Another book in the Pioneer Life Series was The Pioneer Photographer, by William Henry Jackson, renowned as one of the original photographers of the West. Jackson was a member of the Hayden Expedition in the 1870s, organized by the United States Department of the Interior. Dr. Driggs collaborated with Jackson in the preparation of the book. This began a close friendship and association between the two which lasted until Jackson's death in 1942 at the age of 99. Jackson later served as the Research Secretary of the Oregon Trail Memorial Association and made many paintings of pioneer scenes which were used in some of the books written by Dr. Driggs, including The Pony Express Goes Through, Westward America and The Old West Speaks.
Dr. Driggs wrote a total of over 50 books during his busy life and received many honors and awards, both as an educator and historian. After his retirement from New York University he continued to serve as President of the American Pioneer Trails Association, wrote many books and articles, spoke throughout the country and remained active in the LDS Church. He was President of the Horace Mann League in 1946-47. He continued to lead summer treks throughout the West for the American Pioneer Trails Association, both organizing events for members and participating in local celebrations organized by others to commemorate the pioneer heritage.
He was also interested in other aspects of American history and through the American Pioneer Trails Association he organized a ceremony at the Green-Wood Cemetery in Brooklyn, New York in 1956 to mark the grave of Samuel Chester Reid (1783-1861), the designer of the American flag in its then -present form. His grave was unmarked for 95 years until this ceremony at which the Secretary of the Navy dedicated the monument.
In the 1950s he also wrote New Light on Old Glory, a pamphlet describing the origin of the American flag and an accompanying 78 rpm recording with the same name, which were adopted for use at Fort McHenry, Maryland. These materials were also adopted for use in the New York City schools to teach the story of the origin of the American flag.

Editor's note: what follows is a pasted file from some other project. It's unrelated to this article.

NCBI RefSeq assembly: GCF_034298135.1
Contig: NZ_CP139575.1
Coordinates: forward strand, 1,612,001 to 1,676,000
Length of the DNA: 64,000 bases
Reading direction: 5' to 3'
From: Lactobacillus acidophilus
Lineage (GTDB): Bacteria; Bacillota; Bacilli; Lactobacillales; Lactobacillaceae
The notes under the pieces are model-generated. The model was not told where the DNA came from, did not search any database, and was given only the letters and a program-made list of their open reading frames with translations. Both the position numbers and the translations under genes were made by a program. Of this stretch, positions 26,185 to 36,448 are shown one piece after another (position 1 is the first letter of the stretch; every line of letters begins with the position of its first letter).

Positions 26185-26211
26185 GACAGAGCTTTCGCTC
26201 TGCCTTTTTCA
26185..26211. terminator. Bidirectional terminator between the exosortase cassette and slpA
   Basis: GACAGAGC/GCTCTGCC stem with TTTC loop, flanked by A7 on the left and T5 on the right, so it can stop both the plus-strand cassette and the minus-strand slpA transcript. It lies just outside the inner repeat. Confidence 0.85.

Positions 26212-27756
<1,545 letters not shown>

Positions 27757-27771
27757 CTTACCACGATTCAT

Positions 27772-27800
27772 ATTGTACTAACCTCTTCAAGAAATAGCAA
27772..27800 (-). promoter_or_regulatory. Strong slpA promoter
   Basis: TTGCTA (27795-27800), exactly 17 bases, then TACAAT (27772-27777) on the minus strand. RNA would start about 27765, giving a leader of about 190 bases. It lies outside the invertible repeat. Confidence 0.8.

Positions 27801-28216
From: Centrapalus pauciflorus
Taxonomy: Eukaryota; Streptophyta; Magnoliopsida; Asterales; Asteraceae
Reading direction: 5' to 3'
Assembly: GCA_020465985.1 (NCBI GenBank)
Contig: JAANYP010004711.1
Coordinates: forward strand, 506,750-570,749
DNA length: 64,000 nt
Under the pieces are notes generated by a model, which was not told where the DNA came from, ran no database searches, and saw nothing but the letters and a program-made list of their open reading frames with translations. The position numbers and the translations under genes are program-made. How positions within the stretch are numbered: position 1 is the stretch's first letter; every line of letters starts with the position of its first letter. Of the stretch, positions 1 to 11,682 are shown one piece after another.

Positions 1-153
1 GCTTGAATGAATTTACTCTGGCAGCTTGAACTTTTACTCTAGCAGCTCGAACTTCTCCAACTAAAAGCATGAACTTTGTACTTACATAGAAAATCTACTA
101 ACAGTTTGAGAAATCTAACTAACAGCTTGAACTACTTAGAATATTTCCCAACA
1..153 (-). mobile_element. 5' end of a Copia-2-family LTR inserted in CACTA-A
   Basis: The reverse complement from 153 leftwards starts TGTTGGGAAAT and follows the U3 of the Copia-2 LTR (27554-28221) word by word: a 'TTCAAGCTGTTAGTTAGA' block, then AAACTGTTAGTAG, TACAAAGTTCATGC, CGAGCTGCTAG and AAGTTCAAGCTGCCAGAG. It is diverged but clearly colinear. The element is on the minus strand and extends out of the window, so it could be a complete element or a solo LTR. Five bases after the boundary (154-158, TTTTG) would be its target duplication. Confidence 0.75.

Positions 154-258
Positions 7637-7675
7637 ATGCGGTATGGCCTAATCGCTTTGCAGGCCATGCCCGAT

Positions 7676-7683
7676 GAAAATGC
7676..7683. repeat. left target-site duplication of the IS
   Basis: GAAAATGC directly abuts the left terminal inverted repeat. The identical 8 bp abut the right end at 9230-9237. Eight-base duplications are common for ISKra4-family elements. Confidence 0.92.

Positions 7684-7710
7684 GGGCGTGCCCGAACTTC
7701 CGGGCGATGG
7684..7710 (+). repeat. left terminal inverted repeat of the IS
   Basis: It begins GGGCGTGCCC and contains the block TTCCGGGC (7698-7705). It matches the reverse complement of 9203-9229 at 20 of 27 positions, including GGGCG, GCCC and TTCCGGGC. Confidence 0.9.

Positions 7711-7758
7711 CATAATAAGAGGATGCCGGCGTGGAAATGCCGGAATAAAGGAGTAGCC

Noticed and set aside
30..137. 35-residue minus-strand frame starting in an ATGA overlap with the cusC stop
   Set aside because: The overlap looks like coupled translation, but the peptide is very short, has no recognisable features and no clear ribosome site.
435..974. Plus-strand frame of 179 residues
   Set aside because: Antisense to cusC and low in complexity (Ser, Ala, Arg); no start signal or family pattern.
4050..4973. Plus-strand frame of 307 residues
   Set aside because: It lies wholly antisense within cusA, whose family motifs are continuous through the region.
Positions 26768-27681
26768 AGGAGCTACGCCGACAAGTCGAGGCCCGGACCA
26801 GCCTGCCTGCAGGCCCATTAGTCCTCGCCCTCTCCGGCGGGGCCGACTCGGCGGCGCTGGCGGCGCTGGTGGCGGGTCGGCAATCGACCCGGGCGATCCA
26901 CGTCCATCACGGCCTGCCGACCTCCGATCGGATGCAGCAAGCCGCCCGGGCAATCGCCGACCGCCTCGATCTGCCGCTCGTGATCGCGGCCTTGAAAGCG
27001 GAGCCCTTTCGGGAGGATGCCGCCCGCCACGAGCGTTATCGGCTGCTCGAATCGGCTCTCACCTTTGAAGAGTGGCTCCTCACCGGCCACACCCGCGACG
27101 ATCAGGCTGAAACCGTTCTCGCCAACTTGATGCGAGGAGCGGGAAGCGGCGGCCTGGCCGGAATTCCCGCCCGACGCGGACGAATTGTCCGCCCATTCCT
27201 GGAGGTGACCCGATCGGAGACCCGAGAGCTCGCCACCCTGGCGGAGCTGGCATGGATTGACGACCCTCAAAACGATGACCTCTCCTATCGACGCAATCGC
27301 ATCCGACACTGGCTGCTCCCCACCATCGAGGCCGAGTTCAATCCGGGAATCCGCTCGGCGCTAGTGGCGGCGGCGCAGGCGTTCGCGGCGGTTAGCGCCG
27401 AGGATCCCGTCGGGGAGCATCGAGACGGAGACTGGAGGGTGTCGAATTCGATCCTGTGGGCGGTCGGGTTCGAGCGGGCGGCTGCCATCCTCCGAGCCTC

Howard and Eva Driggs had two sons, Howard Wayne, born in 1902, and Harold Perry, born in 1907. Wayne graduated from the University of Utah, received his doctorate from New York University, and had a distinguished career in the field of education in Utah and the East. He was Director (President) of the Branch Agricultural College from 1945 until his death in 1951. Perry also graduated from the University of Utah and spent most of his career as an advertising executive with the J. Walter Thompson Company in Chicago. Prior to his career in advertising he worked with his father in the Oregon Trail Memorial Association and illustrated some of his books. He lived in Salt Lake City at the time of his death in 2003. Eva Driggs died in 1947, shortly after the couple's 50th wedding anniversary.
In 1948 he married Margaret Brazier Quarrier in Lawrence, Kansas. Prior to their marriage, Margaret had been a newspaper reporter and public relations director for a non-profit organization in Kansas City. She had also been an officer of the Kansas City chapter of the American Pioneer Trails Association. After their marriage she assisted him with the activities of the Association and with the editing of his books. She had three children from her prior marriage who were devoted to their stepfather and appreciated the strong influence he had upon their lives.